The Voyager spacecrafts are sort of like the Betty Whites of astronomy… or is she the Voyager of entertainment?
It’s Monday, March 9 and there’s good news from beyond our solar system. Voyager 2 is working again!
This is a craft that launched in the mid 1970s, visiting the four biggest planets in the solar system before flying beyond the solar system. That’s tens of billions of miles away.
Essentially it encountered a kind of error that caused it to shut down some of its systems to conserve power, since it’s only got so much fuel left all these years later.
Scientists were able to turn the scientific instruments back on in the ultimate example of working remotely. They sent directions beyond the reach of the sun!
The way we send those commands is pretty basic, but with twists to make up for the extremely long distance.
Voyager 1 and 2 each have a 23 watt radio transmitter, which is more than a cell phone uses to send out its signals, but much less than the typical radio station.
But they also have nice long antennas to send out their signals, and the signals are sent at a frequency range where there’s not a lot of interference.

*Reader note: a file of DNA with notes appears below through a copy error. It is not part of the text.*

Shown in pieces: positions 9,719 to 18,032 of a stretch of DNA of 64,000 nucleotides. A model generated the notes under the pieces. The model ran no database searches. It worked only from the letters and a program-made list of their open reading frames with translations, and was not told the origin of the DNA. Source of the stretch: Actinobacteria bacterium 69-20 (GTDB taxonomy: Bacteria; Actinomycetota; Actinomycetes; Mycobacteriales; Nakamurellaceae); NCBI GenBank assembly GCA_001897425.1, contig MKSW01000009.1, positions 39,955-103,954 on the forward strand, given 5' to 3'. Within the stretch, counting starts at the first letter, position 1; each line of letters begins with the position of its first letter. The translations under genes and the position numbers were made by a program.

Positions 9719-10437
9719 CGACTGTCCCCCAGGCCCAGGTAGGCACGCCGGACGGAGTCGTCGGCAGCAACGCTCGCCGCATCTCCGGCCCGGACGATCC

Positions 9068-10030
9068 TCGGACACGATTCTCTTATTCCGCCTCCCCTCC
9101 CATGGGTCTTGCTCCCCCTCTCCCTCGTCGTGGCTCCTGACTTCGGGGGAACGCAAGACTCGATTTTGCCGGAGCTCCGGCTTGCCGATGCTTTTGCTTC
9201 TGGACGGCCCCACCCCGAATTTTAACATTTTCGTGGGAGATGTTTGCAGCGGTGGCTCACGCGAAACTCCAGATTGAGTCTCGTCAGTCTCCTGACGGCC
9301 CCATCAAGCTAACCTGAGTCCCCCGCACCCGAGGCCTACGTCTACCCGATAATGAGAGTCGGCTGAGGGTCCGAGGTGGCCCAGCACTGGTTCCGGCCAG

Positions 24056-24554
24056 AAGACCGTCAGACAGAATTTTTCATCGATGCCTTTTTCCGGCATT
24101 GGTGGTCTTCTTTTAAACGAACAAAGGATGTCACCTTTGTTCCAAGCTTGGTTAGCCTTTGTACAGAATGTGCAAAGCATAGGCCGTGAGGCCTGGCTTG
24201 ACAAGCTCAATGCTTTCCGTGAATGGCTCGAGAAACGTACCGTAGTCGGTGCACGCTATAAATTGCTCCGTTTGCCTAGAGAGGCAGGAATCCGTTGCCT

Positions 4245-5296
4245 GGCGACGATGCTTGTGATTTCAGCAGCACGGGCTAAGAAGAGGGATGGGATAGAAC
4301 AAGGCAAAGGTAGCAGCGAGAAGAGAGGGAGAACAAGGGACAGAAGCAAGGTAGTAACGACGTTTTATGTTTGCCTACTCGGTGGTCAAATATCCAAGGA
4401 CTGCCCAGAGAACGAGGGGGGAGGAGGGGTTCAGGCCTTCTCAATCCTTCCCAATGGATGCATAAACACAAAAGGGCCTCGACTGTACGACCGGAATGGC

Meanwhile on Earth, we have nice large receivers to pick up those signals, with the volume cranked way up, so to speak, so that even these faint signals from far away come through.
There is one catch, though: NASA is doing some maintenance on its transmitters for the next 11 months.
So while we’ll be able to hear from Voyager 2, sending any important messages will have to wait until next year.
In other good news from space, NASA has revealed that space veggies are good for you!
Crews on the International Space Station grew romaine lettuce from seeds and then ate the produce, and it’s apparently just as good for you up there as it is down here.
So if we ever send humans to the far reaches of the solar system, they will still be able to make salads.
How are the Voyager spacecraft able to transmit radio messages so far? (How Stuff Works)